Benzoyl peroxide is the active ingredient in many over-the-counter topical acne medications. It works by killing acne-causing bacteria, removing excess oil and causing skin dryness and minor peeling, which speeds up the healing of damaged skin. When used correctly, benzoyl peroxide can be an effective acne medication. But if used too aggressively -- in higher concentrations or too frequently -- or if used on sensitive skin, it can lead to irritation, excessive dryness or even burns.
While minor irritation or dryness can be expected in the initial weeks of using benzoyl peroxide, it's not normal to experience pain, severe redness, swelling or burns. Stop using the product if you have these symptoms, and consult your doctor or dermatologist for acne treatment advice. If your burn is painful and blistering, see a doctor in order to optimize healing, reduce the risk of infection and minimize scarring.
Most often, skin irritation and minor, skin burns can be treated at home. Start by cooling the face with a cold compress. Apply for about 10 minutes or until the pain subsides. If blisters occur, do not break or pop them, as this can delay healing and increase the risk of infection.
To keep skin moist, apply a thin layer of petroleum jelly to the irritated skin or minor burn. According to the American Academy of Dermatology, you do not need to use antibiotic cream for skin burns, and should avoid home remedies such as butter, toothpaste or ointments. Care for irritated skin by using a non-comedogenic and oil-free moisturizer, which won't clog your pores and can soothe the dryness and irritation you might experience from using benzoyl peroxide.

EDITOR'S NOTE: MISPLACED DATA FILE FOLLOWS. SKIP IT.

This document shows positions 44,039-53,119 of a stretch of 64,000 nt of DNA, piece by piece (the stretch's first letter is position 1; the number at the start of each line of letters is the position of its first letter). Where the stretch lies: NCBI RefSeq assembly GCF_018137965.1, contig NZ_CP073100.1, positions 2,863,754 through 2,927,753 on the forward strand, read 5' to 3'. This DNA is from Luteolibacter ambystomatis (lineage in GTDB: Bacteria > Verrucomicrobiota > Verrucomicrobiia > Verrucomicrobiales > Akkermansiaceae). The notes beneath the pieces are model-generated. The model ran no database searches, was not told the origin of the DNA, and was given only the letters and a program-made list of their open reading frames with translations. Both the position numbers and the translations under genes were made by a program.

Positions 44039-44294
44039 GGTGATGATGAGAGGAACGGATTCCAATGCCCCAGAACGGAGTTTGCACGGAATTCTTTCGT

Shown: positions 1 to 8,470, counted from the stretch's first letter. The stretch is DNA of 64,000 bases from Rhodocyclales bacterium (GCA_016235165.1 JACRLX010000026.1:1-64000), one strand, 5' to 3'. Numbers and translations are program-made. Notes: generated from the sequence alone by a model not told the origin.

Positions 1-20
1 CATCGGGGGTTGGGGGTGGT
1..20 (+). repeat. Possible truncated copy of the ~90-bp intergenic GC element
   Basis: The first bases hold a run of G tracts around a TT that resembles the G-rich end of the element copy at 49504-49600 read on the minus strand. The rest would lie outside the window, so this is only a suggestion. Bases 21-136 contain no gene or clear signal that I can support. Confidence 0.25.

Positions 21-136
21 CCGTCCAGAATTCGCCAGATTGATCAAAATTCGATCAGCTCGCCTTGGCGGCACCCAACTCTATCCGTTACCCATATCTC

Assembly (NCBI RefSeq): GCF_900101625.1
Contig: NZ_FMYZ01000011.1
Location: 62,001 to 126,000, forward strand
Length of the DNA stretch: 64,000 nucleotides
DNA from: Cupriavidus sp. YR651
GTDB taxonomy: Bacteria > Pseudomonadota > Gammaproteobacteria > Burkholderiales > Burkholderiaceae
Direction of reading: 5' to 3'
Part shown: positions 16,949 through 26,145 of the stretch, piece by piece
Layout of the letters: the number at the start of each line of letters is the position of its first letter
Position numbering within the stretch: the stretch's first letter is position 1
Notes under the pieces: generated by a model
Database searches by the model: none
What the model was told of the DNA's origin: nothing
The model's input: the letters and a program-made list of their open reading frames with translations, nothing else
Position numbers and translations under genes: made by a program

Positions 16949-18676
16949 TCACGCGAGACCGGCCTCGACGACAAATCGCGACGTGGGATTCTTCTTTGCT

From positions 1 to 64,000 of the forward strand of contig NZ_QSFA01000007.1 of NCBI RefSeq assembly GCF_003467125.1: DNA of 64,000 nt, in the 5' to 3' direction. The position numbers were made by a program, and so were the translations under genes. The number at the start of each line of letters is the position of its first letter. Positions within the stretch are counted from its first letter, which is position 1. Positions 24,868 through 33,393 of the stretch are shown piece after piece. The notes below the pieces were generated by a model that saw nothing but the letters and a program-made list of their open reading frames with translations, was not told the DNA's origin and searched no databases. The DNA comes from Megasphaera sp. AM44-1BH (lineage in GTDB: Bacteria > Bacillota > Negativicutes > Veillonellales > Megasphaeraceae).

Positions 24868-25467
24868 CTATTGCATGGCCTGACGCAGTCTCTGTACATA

If possible, cover the burn with a nonstick, sterile bandage to protect it while it heals. If this is not practical due to the location or size, keep the skin clean and moist as it heals. It may take at least several days for the irritation or minor burn to heal. In the meantime, continue to avoid acne medication, and apply cool compresses along with petroleum jelly or lotion.
Most over-the-counter benzoyl peroxide preparations range in concentration from 2.5 to 10 percent, and prescription drugs may be even more powerful. To treat acne with benzoyl peroxide, start with the weakest concentration, to assess if it works for you. The optimal concentration should cause mild dryness and peeling, in order to be effective against acne, but should not make your skin burn, sting or hurt. If you do not notice dryness or mild peeling after a few weeks, and have no noticeable improvement in acne, try the the next higher concentration. If your skin has too much irritation or dryness, change to a weaker concentration or apply every 2 to 3 days instead of daily.
See your doctor if your burn is large, or if you have blisters, swelling or oozing from the damaged area. Do not pick a the skin as it heals, and do not pop any blisters as this will delay healing and increase the risk of infection.
Reviewed by Kay Peck, MPH RD
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- Drugs.com: Benzoyl Peroxide Side Effects
- American Academy of Dermatology: How to Treat a First-Degree, Minor Burn
- Journal of Clinical and Asthetic Dermatology: What is the Role of Benzoyl Peroxide Cleansers in Acne Management?
- Merck Manual: Burns
- American Academy of Dermatology: Moisturizer: Why You May Need it if You Have Acne